I'm on the younger end of Generation X and was raised as a Seventh Day Adventist. It was ... stultifying, and at the time I had a great attention span (not like today!). I simply do not understand how some of my childhood friends are still going to the church. I'm glad that it only affected me one day per week (although significantly so that one day). While I had friends there, I had more friends outside, and when I left I simply lost touch with them. If smartphone had existed in those days, the church would have forbidden people from using them, and the same with ebook readers, eaudiobook readers, and the like... they would have lots of bored members.

I'm male, so if I see the church as sexist, I can only imagine it would be much worse for female members, who would notice slight directed at them that I would miss. ("Husbands and wives should be equal, but in the event of a disagreement the husband's choice prevails." So not at all equal, given a marriage consists of exactly two people. I wish I was making that up, but that's a paraphrase of what the pastor actually said.) I wonder if churches today are better at hiding their sexism, but the women in the audience (at that time) did not act with outrage.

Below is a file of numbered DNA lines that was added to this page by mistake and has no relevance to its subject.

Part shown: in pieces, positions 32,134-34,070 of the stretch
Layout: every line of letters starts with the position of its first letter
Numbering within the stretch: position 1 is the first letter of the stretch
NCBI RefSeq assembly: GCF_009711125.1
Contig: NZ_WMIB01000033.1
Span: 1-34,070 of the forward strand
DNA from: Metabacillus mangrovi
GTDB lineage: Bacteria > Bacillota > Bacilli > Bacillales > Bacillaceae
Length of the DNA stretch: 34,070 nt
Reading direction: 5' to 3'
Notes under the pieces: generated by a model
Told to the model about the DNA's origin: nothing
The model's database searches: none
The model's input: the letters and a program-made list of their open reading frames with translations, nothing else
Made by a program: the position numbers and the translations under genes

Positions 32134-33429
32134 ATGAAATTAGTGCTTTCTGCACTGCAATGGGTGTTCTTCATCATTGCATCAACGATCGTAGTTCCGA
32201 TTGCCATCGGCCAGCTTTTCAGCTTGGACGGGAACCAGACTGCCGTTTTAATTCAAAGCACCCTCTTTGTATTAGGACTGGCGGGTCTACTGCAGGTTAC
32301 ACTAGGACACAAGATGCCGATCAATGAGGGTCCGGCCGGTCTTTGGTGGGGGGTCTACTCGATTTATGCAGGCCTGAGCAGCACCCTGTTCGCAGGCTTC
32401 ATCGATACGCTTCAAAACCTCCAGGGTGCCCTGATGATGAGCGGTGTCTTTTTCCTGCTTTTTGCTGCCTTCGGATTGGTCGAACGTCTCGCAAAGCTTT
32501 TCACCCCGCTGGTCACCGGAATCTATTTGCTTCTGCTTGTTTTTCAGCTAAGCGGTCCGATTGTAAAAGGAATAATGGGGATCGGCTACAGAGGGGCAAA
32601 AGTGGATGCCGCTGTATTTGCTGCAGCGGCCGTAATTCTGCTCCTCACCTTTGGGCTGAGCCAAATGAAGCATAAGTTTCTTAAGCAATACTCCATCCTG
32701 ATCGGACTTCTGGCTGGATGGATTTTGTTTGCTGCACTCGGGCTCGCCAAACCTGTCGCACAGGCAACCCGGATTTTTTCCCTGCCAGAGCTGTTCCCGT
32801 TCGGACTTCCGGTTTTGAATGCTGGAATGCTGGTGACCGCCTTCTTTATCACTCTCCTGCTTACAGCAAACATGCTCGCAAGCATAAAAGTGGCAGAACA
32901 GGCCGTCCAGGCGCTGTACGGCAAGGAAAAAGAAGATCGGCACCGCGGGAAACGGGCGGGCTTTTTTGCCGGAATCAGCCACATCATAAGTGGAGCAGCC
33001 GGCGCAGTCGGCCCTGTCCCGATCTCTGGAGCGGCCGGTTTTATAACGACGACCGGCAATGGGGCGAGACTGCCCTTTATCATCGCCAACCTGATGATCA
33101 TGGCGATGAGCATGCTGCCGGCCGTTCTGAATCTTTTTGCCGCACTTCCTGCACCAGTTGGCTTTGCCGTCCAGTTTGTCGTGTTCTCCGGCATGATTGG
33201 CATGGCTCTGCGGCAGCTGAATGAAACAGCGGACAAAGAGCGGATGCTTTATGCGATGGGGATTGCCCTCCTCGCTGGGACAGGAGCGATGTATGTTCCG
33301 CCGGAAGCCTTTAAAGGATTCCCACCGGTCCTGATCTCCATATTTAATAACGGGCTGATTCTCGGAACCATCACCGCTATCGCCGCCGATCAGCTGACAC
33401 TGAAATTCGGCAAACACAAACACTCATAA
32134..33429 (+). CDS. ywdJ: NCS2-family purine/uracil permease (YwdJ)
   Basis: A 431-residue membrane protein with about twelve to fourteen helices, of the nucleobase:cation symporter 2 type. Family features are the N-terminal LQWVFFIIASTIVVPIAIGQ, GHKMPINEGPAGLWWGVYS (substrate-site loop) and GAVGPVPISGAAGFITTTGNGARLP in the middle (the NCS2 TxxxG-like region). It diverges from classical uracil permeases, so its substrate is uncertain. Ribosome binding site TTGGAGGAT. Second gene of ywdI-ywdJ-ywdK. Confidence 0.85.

I'm straight, and did not know of anyone who wasn't straight as a kid. (Of course, I later learned of a few people who I knew who aren't straight. It's not a "visible" minority, usually.) Generally I ignored the rampant homophobia. I do not ignore that today, even though that hatred is not directed at me. Millennials are far more likely to know gay people than people from my generation as children. I don't know how a group that preaches literal hate speech against the friends of their own young members can possibly keep many of them.
  #119  
Old 12-15-2019, 12:32 AM